Paper Books Past and Future

So are paper books a thing of the past as some are warning us?  Don’t bet on it!

In a recent survey by PriceGrubber.com, 41 % of readers said they would miss aspects of reading paper books if they switched to reading e-books.

Why, you ask?  Here are the top three reasons people still love books with paper pages:

  • 36 % would miss the feel of books. (My husband Dan is among them.)
  • 13 % would miss their portability.  (That’s right. People actually like lugging them around.)
  • 13 % would miss underlining and writing notes in the margin. (No, e-notes are not the same!)

How about you?  Would you miss paper books?  Why or why not?

“I would be most content if my children grew up to be the kind of people who think decorating consists mostly of building enough” bookshelves.

Anna Quindlen

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11 Comments

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11 responses to “Paper Books Past and Future

  1. Your blog banner, dear Kay, is the reason I would miss paper books. Look at all the colors, the substance as they stack together so deliciously. How can one have a bookshelf without books? What would *we* authors sign for our adoring fans if paper books ceased to exist? My books are like little trophies, reminding me of moments of escape, knowledge gained, lessons learned, dreams fulfilled. E-books, although filling a need in today’s digital marketplace, are too plain-Jane and “invisible” to evoke emotions (or gather dust). I have one piece of furniture that remains from my childhood bedroom: my bookshelf. May it always be full.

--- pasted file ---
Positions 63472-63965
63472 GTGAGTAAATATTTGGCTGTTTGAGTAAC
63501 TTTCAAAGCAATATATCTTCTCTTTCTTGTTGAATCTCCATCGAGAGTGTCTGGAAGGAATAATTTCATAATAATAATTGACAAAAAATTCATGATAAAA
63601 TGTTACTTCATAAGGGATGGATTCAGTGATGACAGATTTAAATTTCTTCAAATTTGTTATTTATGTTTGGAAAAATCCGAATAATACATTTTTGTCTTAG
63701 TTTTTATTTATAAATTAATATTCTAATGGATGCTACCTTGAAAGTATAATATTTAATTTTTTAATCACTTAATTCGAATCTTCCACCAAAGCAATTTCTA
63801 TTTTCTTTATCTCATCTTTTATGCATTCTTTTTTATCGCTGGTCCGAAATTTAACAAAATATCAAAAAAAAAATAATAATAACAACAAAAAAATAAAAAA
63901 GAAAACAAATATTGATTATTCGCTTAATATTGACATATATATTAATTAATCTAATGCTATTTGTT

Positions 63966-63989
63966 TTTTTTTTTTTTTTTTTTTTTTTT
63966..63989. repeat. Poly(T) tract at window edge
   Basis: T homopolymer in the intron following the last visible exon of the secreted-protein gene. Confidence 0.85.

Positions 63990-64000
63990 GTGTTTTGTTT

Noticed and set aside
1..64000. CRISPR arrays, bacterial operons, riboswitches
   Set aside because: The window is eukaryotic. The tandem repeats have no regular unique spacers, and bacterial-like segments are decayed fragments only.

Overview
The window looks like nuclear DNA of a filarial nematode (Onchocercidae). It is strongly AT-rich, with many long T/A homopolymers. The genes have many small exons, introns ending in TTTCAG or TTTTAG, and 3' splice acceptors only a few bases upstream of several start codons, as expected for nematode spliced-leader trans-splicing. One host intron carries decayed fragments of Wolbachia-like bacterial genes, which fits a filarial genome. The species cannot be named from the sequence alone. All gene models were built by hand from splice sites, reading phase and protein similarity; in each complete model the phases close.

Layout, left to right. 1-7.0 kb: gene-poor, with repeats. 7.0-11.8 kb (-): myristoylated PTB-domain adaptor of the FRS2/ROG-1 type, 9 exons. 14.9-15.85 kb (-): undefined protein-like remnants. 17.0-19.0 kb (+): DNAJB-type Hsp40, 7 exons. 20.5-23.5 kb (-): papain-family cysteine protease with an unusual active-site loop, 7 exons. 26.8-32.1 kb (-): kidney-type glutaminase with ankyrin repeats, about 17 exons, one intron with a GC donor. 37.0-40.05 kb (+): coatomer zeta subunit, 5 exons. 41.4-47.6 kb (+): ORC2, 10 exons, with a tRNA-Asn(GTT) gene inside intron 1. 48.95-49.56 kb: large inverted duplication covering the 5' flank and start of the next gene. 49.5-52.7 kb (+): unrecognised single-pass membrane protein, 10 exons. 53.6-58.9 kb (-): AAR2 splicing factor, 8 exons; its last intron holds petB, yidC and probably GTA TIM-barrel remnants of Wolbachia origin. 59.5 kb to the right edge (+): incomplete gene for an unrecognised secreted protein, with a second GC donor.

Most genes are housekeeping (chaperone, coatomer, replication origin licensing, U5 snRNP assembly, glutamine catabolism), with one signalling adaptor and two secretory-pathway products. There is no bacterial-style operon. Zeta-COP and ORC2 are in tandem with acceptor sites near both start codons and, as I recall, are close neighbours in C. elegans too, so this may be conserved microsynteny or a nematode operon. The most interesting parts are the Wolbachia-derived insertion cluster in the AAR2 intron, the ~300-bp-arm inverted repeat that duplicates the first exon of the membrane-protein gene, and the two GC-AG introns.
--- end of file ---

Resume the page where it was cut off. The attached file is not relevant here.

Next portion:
2. What a wonderful post today. I enjoyed it very much. Thanks for sharing.

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  3. Kay,
    I love the top three reasons people still love books. Though I have gone the route of e-books myself (both buying them and selling them), I still adore a print book. I’m one of those who crack open the new spine, spread open the pages, and sniff deeply for that “brand new book” smell. Kind of like a new car smell, only better!

  4. Jeanette

    I love the smell of books too! Especially really old ones. I’m so glad I’m not alone.

    So far, the only benefit that I’ve found with electronic books is the ability to increase the font size, contrast, and brightness. Recently, a friend wanted to loan me a book that she only had on Kindle so she trusted me with it for awhile. We sat in her car, playing around with the font size until I said, “Oo, that one!” and I suddenly understood why people loved them. But when I actually read the book, it didn’t feel the same. It smelled like plastic. I did not add a Kindle to my wish list.

    So yes, I would definitely miss print books. I have no problem lugging several around at a time.

    Thanks for another fun discussion.

    Have a blessed week,
    Jeanette

  5. Jean

    I’m with Dan…the tactile joys of paper, especially a beautiful hard bound book, brings joy even when I’m not reading it. However, I LOVE my Kindle. Why? It’s fantastic to pop that little thing into my bag when traveling knowing it’s filled with all kinds of “books,” and that includes yours–I have them both in paper and electronically– and don’t have to lug mountains of them with me. It’s the best of both worlds.

  6. Ian Bennett

    If you open most Bibles, you’ll notice that the text is written in columns. The sentences do not flow across the page. This is a hangover from the days of scrolls when a visible page was a thin strip nestled between two rolls of parchment. Publishers have failed at every attempt to make the shift away from columns. Whenever they try, the Bibles simply do not sell.
    If, in two millennia, we’ve been unable to transition the simple shape of the text body, it seems unlikely that we’ll manage a shift to an entirely different medium.
    Besides, a book doesn’t shatter when you drop it on the floor, it doesn’t turn off when the batteries are low, and it doesn’t break the bank when a friend borrows a book and forgets to return it.

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